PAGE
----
When I started going back watching and reviewing all of the Marvel Cinematic Universe movies in order in August 2019, I knew it was going to take a while and be somewhat grueling to get through them all — especially the more mediocre ones. However, since I had never seen some of them, I also wanted to watch each one in proper order to properly evaluate the entire canon. I figured I wouldn’t be done by May 2020 — when the next MCU film, Black Widow, was originally supposed to debut in theaters — but I really thought I would probably get pretty close. Well, not so much: I still have nine more movies to review after I finish this one for Doctor Strange. Fortunately, I have been granted an extra six months to catch up thanks to the COVID-19 pandemic wreaking havoc on the entire Hollywood release calendar; Black Widow won’t hit theaters until November 2020 at the earliest. (Which means I won’t review it until sometime in 2021 since I need the Blu-ray disc to do hi-def screenshots.)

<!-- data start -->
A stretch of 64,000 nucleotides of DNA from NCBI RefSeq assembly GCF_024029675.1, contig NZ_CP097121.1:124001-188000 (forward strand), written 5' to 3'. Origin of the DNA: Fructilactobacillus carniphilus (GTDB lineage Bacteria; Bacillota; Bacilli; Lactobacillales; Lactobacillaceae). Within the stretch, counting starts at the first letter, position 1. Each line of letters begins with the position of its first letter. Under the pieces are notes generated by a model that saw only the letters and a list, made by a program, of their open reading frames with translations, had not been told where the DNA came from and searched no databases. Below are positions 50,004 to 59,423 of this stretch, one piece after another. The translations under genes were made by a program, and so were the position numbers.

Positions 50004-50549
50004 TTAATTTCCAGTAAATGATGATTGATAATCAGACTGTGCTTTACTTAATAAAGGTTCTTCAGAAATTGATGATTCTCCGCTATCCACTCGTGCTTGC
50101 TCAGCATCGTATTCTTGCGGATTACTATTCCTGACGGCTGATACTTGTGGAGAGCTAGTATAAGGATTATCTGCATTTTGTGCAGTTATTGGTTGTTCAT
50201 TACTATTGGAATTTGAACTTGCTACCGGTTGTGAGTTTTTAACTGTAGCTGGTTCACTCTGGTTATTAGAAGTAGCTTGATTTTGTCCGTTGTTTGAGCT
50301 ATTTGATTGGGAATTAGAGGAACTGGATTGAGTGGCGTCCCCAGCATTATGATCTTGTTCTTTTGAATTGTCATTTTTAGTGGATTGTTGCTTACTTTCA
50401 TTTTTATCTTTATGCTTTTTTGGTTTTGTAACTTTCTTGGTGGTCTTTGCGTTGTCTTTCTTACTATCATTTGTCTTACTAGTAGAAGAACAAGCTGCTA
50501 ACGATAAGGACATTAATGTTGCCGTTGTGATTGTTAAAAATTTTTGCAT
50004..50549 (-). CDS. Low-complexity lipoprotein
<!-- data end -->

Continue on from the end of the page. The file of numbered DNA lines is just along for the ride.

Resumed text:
Anyway, there is still plenty of time to sift through the rest of Phase Three of the MCU and get fully caught up before Black Widow commences Phase Four. An aside: I just looked up Black Widow on Wikipedia and the premise states that it takes place following the events of 2016‘s Captain America: Civil War. Given that she dies in Avengers: Endgame, why not just make Black Widow the twelfth Phase Three film? Heck, why not divide the twelve films into Phase Three and Phase Four, so each has six entries just like Phase One and Phase Two? Avengers: Infinity War is, like Civil War, a turning point in the franchise; it would make much more sense if it were the first Phase Four movie instead of the seventh Phase Three movie. And since Black Widow is supposed to take place after Civil War and (presumably) at some point prior to Endgame, wouldn’t it make sense for Black Widow to be included in the Infinity Saga (which is limited to Phase One through Three)?